This was for Adam‘s contest, and the prompt was ‘steampunk mecha.’

What I took to heart was an overarching tone of ‘rollicking.’ I wanted this to be fun, because the prompt was over-the-top, and I didn’t want to take it way to seriously and have to do research. I didn’t want to go for an over-the-top parody, either, and I think I kind of skirted the line with it. This piece is about a year old.

The main characters are based entirely on myself and Tristan Tinder, but with easy renaming conventions like one of many ways to mis-parse my name and a shortened version of Tristan’s opposite in Tristan and Isolde. I am never terribly opaque in how I rename friends into characters.

There’s a lot of info-dumping in the first part, because I wasn’t sure how to expose the world in fewer than several thousand words. But I got to refer to people being zombies as “an unusual and cannibalistic form of pica,” and that really amused me. As did having Montreal overrun by zombies. I kept thinking about all the bitching that would happen because New Orleans gets sexy vampires, and Montreal is stuck with zombies. Horrible stupid Americans hogging all the nice things, etc.

Also I had been briefly torn between zombies and Bonhomme as the Stay-Puft Marshmallow Man, but zombies obviously won. Zombies also won because I wanted to make the threat obvious without a ton of explanation, and thought Bonhomme might be too regional. That’s why the devastation was mentioned in Montreal instead of Quebec City, as well. Montreal is a bigger city, so more people know where it is and it can also be inferred that more people were there to be eaten by zombies. That also let me imply that everything along the St Lawrence had fallen to zombies.

The story is set in a sort of steampunk Victoria because, well, that’s where I was living and that was the prompt, but also because islands have it easy in terms of escaping zombie epidemics and Esquimalt is already a naval base. I also associate this area of the world irrevocably with steampunk, because the first instance of steampunk dress that I encountered in real life was the Steampunk Expo held at the Empress, after which I went on a brief tour of the Olympic Peninsula with Tristan, while reading the first actual steampunk novel I’d ever picked up, which was set in Seattle. I’d encountered steampunk before, of course, in the form of the comic Girl Genius and numerous aesthetic references, but hadn’t had much personal contact with it.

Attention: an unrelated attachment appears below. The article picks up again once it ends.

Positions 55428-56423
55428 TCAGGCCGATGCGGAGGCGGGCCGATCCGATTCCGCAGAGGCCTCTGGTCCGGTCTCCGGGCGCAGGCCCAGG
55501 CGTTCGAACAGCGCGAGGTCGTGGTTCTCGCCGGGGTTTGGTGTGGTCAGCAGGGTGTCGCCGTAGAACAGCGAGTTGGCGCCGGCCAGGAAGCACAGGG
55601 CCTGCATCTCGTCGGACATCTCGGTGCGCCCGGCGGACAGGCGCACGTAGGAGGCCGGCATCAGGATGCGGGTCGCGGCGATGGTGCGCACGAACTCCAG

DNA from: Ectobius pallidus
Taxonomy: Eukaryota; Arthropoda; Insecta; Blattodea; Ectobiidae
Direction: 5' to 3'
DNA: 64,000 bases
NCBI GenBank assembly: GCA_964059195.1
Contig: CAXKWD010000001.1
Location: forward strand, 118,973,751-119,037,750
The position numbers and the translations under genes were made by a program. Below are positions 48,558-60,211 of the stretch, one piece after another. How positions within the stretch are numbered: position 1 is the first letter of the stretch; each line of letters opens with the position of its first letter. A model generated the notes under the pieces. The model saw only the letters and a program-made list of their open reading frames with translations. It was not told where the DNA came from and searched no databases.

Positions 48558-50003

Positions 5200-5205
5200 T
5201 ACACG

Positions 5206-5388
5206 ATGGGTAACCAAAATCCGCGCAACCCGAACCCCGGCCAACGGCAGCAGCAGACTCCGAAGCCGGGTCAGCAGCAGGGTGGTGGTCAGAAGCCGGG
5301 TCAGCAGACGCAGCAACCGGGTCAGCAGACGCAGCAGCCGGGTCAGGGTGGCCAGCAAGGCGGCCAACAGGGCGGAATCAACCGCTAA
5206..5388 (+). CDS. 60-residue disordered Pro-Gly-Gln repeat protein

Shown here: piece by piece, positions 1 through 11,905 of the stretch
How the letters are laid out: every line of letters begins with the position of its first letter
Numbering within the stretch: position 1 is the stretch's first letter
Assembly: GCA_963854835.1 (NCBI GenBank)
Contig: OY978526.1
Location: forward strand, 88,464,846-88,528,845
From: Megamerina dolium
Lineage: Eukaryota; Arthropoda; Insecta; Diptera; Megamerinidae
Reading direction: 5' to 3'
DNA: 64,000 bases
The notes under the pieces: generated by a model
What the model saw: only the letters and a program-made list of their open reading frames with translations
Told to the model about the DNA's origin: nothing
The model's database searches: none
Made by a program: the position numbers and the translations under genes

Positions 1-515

Now, of course, I am convinced that everyone setting steampunk things in London or other major cities in Europe is Doing It Wrong. Ada Lovelace, for example, lived in Surrey. Explosions and rogue mechanical devices entertain me a great deal more when I picture them ravaging the peaceful English countryside than when I picture them as London’s menace-of-the-week (next week: aliens). But the North American West lends itself to steampunk really well in that around the time it is usually set, the West was just starting to be settled. Steampunk technology would make more sense as part of inherent infrastructure in the West.

Obviously, these are just my ramblings, and I’ve read really well-done steampunk set elsewhere. My favourites, though, are the ones where the runaway technology are a part of daily life, which is usually an invented place.

“When you can’t, add some guns,” is one of my favourite lines that I have ever written, and encompasses many of my feelings about writing in general. Something not working? Make it worse. Hero half-dead? Whoops, spontaneous regeneration and also an afterlife. Four separate mythical canons involved? Add another. Many of my favourite things to write end with me cackling off into an obscenely complicated sunset.

The engineering things mentioned are in no way based on science. They are based on mental images of dark workrooms and too many gears and arc-welding torches.

The pacing at the end was really off: everything happens too fast, as opposed to the beginning where it’s just information and talking. I wanted some acceleration in plot, but didn’t manage to execute it the way it was in my head. It could all use a good overhaul, possibly with a bulldozer. But it was ridiculously fun to write.

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One thought on “Meta: Punk

  1. Particularly loved this meta's penultimate graf:

    The engineering things mentioned are in no way based on science. They are based on mental images of dark workrooms and too many gears and arc-welding torches.

    Great wicked twisted worldview. I lament the writer's terrible youth that generated it.

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